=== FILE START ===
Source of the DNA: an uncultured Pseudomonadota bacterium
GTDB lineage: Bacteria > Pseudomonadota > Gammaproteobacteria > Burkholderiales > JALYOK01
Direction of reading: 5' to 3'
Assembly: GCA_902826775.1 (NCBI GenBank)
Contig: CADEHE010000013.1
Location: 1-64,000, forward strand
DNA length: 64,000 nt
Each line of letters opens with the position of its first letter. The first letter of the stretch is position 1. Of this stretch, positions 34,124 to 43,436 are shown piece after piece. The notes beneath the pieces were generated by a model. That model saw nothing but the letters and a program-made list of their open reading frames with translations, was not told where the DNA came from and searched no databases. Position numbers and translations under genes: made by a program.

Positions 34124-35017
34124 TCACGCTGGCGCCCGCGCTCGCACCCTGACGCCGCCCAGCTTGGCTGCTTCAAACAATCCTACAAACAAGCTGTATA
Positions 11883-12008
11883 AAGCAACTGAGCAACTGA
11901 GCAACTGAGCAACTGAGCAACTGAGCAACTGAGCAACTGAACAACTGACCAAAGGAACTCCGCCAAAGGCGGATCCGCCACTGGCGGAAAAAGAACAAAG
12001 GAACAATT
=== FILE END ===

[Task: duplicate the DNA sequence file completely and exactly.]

Source of the DNA: an uncultured Pseudomonadota bacterium
GTDB lineage: Bacteria > Pseudomonadota > Gammaproteobacteria > Burkholderiales > JALYOK01
Direction of reading: 5' to 3'
Assembly: GCA_902826775.1 (NCBI GenBank)
Contig: CADEHE010000013.1
Location: 1-64,000, forward strand
DNA length: 64,000 nt
Each line of letters opens with the position of its first letter. The first letter of the stretch is position 1. Of this stretch, positions 34,124 to 43,436 are shown piece after piece. The notes beneath the pieces were generated by a model. That model saw nothing but the letters and a program-made list of their open reading frames with translations, was not told where the DNA came from and searched no databases. Position numbers and translations under genes: made by a program.

Positions 34124-35017
34124 TCACGCTGGCGCCCGCGCTCGCACCCTGACGCCGCCCAGCTTGGCTGCTTCAAACAATCCTACAAACAAGCTGTATA
Positions 11883-12008
11883 AAGCAACTGAGCAACTGA
11901 GCAACTGAGCAACTGAGCAACTGAGCAACTGAGCAACTGAACAACTGACCAAAGGAACTCCGCCAAAGGCGGATCCGCCACTGGCGGAAAAAGAACAAAG
12001 GAACAATT